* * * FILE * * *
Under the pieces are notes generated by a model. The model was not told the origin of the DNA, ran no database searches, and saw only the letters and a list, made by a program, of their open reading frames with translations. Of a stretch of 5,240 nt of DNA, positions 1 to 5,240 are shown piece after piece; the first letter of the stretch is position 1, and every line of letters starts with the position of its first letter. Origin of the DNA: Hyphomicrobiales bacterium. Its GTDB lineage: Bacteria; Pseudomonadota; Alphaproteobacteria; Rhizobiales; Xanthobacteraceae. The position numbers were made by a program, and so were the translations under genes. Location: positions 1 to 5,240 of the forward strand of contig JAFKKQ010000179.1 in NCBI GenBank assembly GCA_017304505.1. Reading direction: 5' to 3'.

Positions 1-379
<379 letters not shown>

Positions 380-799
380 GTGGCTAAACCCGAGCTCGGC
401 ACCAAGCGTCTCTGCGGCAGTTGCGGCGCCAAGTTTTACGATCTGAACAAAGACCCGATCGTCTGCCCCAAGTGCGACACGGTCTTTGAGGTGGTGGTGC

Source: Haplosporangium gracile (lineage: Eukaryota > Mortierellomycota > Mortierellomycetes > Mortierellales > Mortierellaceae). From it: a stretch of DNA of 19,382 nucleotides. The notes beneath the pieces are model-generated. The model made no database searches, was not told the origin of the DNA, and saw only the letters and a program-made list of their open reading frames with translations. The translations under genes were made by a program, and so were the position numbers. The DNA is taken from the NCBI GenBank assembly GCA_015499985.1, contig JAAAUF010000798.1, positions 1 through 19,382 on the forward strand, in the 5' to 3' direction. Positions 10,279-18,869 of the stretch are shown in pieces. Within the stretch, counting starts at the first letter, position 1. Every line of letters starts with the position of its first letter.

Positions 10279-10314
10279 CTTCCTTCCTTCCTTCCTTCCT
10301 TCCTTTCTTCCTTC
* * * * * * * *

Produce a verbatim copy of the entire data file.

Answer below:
Under the pieces are notes generated by a model. The model was not told the origin of the DNA, ran no database searches, and saw only the letters and a list, made by a program, of their open reading frames with translations. Of a stretch of 5,240 nt of DNA, positions 1 to 5,240 are shown piece after piece; the first letter of the stretch is position 1, and every line of letters starts with the position of its first letter. Origin of the DNA: Hyphomicrobiales bacterium. Its GTDB lineage: Bacteria; Pseudomonadota; Alphaproteobacteria; Rhizobiales; Xanthobacteraceae. The position numbers were made by a program, and so were the translations under genes. Location: positions 1 to 5,240 of the forward strand of contig JAFKKQ010000179.1 in NCBI GenBank assembly GCA_017304505.1. Reading direction: 5' to 3'.

Positions 1-379
<379 letters not shown>

Positions 380-799
380 GTGGCTAAACCCGAGCTCGGC
401 ACCAAGCGTCTCTGCGGCAGTTGCGGCGCCAAGTTTTACGATCTGAACAAAGACCCGATCGTCTGCCCCAAGTGCGACACGGTCTTTGAGGTGGTGGTGC

Source: Haplosporangium gracile (lineage: Eukaryota > Mortierellomycota > Mortierellomycetes > Mortierellales > Mortierellaceae). From it: a stretch of DNA of 19,382 nucleotides. The notes beneath the pieces are model-generated. The model made no database searches, was not told the origin of the DNA, and saw only the letters and a program-made list of their open reading frames with translations. The translations under genes were made by a program, and so were the position numbers. The DNA is taken from the NCBI GenBank assembly GCA_015499985.1, contig JAAAUF010000798.1, positions 1 through 19,382 on the forward strand, in the 5' to 3' direction. Positions 10,279-18,869 of the stretch are shown in pieces. Within the stretch, counting starts at the first letter, position 1. Every line of letters starts with the position of its first letter.

Positions 10279-10314
10279 CTTCCTTCCTTCCTTCCTTCCT
10301 TCCTTTCTTCCTTC